Jury awards $3M in medical malpractice case

Posted July 01, 2011, at 5:09 a.m.

AUBURN, Maine — The Androscoggin County Superior Court jury deliberated for roughly four hours Wednesday and two hours Thursday before reaching a split verdict.

It found that Irene Meyers, a midwife, breached the standard of care when she oversaw the birth of Hannah Tilton and that her failure caused Tilton injuries.

The jury awarded Tilton nearly $2.3 million for future medical and health care expenses, plus $345,000 for past medical expenses and $500,000 for the girl’s permanent impairment and loss of enjoyment of life.

The jury rejected a claim against the hospital that alleged it represented Meyers or her practice as its agent.

The jury also rejected the claim of Tilton’s mother, Johanna Xochitil, that she was unable to function as a result of her mental illness starting at the time of her daughter’s birth and lasting for at least two years.

At issue were questions about the cause of her medical problems and whether the midwife aiding in her delivery was responsible for any of those problems.

The nine-day trial spanned three weeks. The judge handed over the case to the jury of four women and five men at noon Wednesday. The jury was instructed to resume deliberations at 8:30 a.m. Thursday.

Hannah Tilton, now 10, was born at Central Maine Medical Center in Lewiston with severe mental retardation. She uses a wheelchair and must use a feeding tube for sustenance. She is blind and can’t speak or communicate verbally, according to lawyers involved in the case.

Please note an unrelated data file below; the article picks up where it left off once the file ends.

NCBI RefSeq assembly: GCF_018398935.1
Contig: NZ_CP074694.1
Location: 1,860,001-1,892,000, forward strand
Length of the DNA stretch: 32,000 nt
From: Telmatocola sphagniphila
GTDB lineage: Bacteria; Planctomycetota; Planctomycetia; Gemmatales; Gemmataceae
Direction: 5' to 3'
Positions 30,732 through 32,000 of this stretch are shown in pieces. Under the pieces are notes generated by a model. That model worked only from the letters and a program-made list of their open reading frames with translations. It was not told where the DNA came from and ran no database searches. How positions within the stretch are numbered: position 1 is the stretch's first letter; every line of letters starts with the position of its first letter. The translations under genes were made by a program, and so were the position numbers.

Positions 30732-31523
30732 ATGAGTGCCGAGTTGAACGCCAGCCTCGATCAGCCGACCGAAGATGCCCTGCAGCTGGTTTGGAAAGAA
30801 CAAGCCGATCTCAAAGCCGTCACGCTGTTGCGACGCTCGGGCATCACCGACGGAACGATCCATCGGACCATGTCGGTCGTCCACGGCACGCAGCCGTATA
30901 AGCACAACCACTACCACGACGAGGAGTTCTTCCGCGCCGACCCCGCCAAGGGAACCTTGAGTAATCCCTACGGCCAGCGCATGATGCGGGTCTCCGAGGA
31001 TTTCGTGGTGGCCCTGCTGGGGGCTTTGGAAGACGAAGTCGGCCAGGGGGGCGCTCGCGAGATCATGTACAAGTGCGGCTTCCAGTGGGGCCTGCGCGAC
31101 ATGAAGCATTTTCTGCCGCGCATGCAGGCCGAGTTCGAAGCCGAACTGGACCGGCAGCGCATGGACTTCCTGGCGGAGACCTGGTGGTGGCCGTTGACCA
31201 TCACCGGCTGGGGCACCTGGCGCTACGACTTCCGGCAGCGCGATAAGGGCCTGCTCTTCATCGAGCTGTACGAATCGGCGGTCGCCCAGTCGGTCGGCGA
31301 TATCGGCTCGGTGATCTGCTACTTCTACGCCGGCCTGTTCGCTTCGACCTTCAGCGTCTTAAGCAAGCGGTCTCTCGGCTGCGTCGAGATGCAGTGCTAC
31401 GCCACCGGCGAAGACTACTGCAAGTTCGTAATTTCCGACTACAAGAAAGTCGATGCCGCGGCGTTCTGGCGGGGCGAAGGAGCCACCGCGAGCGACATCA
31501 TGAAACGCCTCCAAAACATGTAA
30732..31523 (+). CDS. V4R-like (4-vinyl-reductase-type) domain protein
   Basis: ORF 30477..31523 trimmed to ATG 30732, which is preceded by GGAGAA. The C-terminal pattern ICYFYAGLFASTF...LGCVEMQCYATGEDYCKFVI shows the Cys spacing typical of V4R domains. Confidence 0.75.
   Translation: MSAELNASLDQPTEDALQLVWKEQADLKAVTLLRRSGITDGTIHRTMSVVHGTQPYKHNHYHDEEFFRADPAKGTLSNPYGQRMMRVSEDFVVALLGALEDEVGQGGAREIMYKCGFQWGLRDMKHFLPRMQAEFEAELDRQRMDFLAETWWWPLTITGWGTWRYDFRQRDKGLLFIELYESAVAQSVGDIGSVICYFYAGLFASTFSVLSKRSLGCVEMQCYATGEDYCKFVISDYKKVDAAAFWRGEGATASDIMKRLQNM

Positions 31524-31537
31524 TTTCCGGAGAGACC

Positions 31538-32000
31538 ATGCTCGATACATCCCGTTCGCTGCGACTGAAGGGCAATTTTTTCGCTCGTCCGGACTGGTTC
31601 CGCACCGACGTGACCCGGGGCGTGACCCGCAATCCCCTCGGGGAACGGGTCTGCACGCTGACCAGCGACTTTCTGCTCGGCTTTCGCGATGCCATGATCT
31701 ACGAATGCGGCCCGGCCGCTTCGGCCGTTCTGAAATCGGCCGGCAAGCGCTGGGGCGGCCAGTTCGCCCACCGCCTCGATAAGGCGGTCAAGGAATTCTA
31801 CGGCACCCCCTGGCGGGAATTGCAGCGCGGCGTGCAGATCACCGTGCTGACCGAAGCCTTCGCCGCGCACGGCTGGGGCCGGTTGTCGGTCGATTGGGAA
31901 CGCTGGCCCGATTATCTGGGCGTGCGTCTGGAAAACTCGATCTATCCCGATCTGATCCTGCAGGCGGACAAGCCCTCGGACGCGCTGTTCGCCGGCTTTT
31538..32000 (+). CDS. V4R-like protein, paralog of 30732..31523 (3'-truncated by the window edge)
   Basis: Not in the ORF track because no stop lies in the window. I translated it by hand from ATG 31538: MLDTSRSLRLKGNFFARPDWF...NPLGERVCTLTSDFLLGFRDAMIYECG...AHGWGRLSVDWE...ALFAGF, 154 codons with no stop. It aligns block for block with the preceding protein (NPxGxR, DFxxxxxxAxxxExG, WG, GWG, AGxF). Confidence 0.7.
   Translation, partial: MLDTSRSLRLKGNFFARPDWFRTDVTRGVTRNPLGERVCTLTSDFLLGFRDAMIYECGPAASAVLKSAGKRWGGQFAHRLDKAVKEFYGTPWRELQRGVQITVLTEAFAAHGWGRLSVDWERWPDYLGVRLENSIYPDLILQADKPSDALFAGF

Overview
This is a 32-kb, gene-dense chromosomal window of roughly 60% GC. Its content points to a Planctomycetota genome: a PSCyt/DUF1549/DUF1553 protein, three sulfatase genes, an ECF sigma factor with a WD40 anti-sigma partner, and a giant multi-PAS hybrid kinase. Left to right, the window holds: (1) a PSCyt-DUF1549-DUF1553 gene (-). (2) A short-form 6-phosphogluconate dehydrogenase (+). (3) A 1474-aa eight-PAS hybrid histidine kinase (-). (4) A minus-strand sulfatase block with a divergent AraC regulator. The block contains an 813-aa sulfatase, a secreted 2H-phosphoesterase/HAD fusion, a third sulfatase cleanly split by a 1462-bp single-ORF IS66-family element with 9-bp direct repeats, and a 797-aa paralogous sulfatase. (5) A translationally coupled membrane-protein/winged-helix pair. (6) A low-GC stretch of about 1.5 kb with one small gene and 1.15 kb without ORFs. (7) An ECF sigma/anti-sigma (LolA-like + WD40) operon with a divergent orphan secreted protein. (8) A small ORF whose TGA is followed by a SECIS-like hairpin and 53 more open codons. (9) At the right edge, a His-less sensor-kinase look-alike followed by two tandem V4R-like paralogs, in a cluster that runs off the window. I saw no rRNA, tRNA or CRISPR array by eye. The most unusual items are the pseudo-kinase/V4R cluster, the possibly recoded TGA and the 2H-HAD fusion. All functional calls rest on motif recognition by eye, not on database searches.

She lives with her father, Phillip Tilton, who sued on behalf of his daughter. Until this year, she lived in a state foster home.

Tilton was diagnosed with Kabuki syndrome, a rare genetic disorder that derives its name from the facial features found in people born with it.

Tilton’s attorney, William McKinley, had argued that the disorder doesn’t explain all of Hannah Tilton’s symptoms. She must have suffered injury because of a lack of oxygen during labor when a fetal monitor indicated there was a problem.

Christopher Nyhan, an attorney for Irene Meyers, the midwife, argued that Meyers followed standard medical care procedures, an assertion that he said was backed by the obstetrician who took over the delivery and the nurses who assisted.

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